Discussions around time management or prioritising may need to take place with certain children or groups. Perhaps the prepared environment may need to be rearranged or revamped in order to inspire children to want to use the materials, or perhaps the presentations which are being delivered are not inspirational enough to entice the children to want to explore the concepts in more depth. It is also a possibility that the children did not understand the concept, or were confused by the way the materials were presented. Montessori said that ‘Interest and concentration arise specifically from the elimination of what is confusing or superfluous.’ (1968: 122) It is through a teacher’s self-reflection and careful observation of the child that we as teachers can refine our practice and the environment, to make sure that students are reaching their full potential in all areas of the curriculum.
It is also important to mention that there are certain elements of the curriculum that children may wish to repeat over and over. It is this repetition that will eventually allow the child to achieve mastery in the chosen area. This concentration and dedication allows the children to truly engage with the concept and the materials. Through the repeated task, a child allows himself to make mistakes and therefore set himself problems which must be solved. Only through repetition and experimentation will the child be able to solve the problem and thus, make way for internal development. This repetition should be encouraged and carefully observed but, as mentioned above, it must have its limitations alongside the non-negotiables.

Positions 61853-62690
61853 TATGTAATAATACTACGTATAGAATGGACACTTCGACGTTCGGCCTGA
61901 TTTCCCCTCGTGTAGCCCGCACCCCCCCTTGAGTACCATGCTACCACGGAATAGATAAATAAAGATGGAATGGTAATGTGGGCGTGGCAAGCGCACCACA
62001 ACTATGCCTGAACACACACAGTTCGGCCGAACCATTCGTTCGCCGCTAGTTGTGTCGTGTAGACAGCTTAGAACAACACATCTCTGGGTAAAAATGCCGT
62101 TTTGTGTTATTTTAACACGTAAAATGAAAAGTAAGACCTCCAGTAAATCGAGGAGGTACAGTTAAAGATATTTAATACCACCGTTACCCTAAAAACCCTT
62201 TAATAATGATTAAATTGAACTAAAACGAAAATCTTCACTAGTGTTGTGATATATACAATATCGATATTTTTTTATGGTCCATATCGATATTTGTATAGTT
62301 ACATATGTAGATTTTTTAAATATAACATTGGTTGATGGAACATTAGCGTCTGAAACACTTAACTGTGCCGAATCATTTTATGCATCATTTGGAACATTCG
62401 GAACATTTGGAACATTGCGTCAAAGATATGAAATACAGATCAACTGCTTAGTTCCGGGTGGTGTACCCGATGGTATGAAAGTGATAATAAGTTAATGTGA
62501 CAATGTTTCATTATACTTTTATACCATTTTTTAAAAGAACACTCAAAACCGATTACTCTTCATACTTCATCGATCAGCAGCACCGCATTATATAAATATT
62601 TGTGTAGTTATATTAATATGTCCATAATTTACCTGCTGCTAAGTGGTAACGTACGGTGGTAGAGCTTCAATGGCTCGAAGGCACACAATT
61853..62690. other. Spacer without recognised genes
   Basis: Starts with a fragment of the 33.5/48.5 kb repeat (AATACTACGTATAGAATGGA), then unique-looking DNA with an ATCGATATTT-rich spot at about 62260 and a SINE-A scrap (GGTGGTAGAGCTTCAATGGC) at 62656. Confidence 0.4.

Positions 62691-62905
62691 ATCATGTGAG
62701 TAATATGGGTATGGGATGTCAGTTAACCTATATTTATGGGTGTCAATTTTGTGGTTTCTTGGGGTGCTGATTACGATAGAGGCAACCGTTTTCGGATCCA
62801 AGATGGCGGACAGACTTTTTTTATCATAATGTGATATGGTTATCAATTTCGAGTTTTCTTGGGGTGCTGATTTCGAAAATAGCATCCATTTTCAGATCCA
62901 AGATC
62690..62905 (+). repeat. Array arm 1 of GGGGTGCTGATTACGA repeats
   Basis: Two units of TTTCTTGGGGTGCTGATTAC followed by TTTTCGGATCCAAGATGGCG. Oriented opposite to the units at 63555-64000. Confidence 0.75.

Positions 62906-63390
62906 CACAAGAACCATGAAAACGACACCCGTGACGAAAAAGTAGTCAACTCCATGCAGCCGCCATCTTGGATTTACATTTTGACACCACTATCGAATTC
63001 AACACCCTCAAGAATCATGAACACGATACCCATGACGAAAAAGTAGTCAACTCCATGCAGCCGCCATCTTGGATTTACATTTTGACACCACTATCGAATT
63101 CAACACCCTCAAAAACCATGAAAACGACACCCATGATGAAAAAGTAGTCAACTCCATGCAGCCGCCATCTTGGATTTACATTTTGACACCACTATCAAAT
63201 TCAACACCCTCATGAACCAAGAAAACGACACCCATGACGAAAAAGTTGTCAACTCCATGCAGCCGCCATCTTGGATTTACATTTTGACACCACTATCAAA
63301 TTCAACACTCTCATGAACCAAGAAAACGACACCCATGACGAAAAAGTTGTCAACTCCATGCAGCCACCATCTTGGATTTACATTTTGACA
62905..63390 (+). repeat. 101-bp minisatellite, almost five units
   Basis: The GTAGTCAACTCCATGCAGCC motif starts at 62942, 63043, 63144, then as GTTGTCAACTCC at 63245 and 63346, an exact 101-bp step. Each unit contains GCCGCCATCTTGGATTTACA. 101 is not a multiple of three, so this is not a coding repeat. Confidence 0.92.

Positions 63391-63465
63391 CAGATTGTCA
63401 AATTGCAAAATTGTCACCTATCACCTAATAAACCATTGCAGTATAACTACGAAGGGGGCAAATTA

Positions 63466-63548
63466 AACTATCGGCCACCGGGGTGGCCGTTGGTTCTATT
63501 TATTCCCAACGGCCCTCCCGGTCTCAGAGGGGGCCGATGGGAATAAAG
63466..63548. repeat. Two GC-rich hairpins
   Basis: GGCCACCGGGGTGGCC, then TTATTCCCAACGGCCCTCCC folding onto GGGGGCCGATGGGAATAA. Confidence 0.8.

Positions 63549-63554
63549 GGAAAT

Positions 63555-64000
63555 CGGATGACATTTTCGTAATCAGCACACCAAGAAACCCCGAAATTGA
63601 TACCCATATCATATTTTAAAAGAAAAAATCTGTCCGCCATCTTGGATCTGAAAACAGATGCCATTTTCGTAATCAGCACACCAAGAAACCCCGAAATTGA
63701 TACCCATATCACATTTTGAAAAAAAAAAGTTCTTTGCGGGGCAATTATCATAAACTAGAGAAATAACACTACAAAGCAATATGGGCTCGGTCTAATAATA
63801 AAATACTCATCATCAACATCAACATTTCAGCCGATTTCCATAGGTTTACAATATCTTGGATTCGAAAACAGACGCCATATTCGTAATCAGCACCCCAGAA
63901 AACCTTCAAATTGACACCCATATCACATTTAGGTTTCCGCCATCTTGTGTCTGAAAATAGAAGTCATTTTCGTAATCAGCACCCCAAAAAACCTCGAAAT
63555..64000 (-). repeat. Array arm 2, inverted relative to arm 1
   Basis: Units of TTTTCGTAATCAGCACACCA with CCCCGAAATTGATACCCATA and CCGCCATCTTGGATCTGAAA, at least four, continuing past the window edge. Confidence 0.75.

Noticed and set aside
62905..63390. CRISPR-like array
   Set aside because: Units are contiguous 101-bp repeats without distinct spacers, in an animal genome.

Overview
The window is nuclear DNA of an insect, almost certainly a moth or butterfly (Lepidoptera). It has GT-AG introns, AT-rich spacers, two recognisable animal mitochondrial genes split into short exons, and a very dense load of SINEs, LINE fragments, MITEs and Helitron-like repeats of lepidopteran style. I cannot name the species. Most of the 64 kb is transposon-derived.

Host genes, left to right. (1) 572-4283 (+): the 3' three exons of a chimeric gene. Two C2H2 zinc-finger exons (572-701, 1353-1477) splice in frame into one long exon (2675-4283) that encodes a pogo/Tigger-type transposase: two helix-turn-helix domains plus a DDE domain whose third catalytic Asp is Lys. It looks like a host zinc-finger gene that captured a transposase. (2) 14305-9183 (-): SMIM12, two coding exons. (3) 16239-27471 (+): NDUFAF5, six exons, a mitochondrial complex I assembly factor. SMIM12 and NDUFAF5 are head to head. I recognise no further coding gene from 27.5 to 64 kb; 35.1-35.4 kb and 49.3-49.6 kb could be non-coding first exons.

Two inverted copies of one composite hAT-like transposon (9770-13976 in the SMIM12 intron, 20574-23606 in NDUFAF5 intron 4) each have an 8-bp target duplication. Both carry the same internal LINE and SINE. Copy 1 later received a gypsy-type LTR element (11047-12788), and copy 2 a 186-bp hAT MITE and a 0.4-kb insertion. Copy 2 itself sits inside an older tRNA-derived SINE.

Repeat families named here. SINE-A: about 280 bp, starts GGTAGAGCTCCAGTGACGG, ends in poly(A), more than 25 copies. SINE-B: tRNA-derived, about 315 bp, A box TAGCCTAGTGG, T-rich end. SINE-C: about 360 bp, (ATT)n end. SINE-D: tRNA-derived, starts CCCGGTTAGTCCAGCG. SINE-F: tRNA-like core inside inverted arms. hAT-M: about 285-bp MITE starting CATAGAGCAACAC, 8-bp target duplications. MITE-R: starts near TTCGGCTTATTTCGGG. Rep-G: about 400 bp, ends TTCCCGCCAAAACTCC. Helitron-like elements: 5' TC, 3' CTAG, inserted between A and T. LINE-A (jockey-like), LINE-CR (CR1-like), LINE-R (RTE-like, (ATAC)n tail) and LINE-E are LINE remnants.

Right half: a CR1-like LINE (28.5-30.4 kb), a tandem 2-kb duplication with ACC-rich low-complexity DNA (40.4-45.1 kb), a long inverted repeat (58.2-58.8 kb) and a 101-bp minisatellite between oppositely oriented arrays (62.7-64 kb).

It is crucial that presentations of materials demonstrate the order in which materials are to be used. For example, the decimal checkerboard is used in a particular order. This order allows the successful use of this material which results in a particular calculation being correct. Eissler. T (2009: 158) states that “Students are most often eager to follow the teacher’s demonstrations to the letter and will continue to do so over time.” And it is this repetition of technique that children are encouraged to practice and perfect, as it gives the children a sense of self-worth and achievement. It allows them to succeed in a given task. Whether it be the practical life exercise of washing the table or the trinomial cube, the effect will be the same.
From Montessori’s research we can see that yes, purposeful play is an important part of a child’s educational journey, but it must be initiated by the child. Repetition is just as important, as it allows mastery and delivers a sense of achievement and challenge to the child, without being praised or guided by others. These aspects of the educational journey can only succeed if we allow the child to have a sense of responsibility and with that responsibility comes the freedom to choose. To make sensible choices within the boundaries of the classroom. Through this we not only develop children who are prepared for the real world, but we develop children who have a sense of self-worth, self-correction and creativity.
Eissler.T. (2009) Montessori Madness. Georgetown: Sevenoff LLC
Montessori.M. (1965) Spontaneous Activity in Education. New York: Schocken Books Inc
Montessori.M. (1966) The Secret of Childhood. New York: Ballantine Books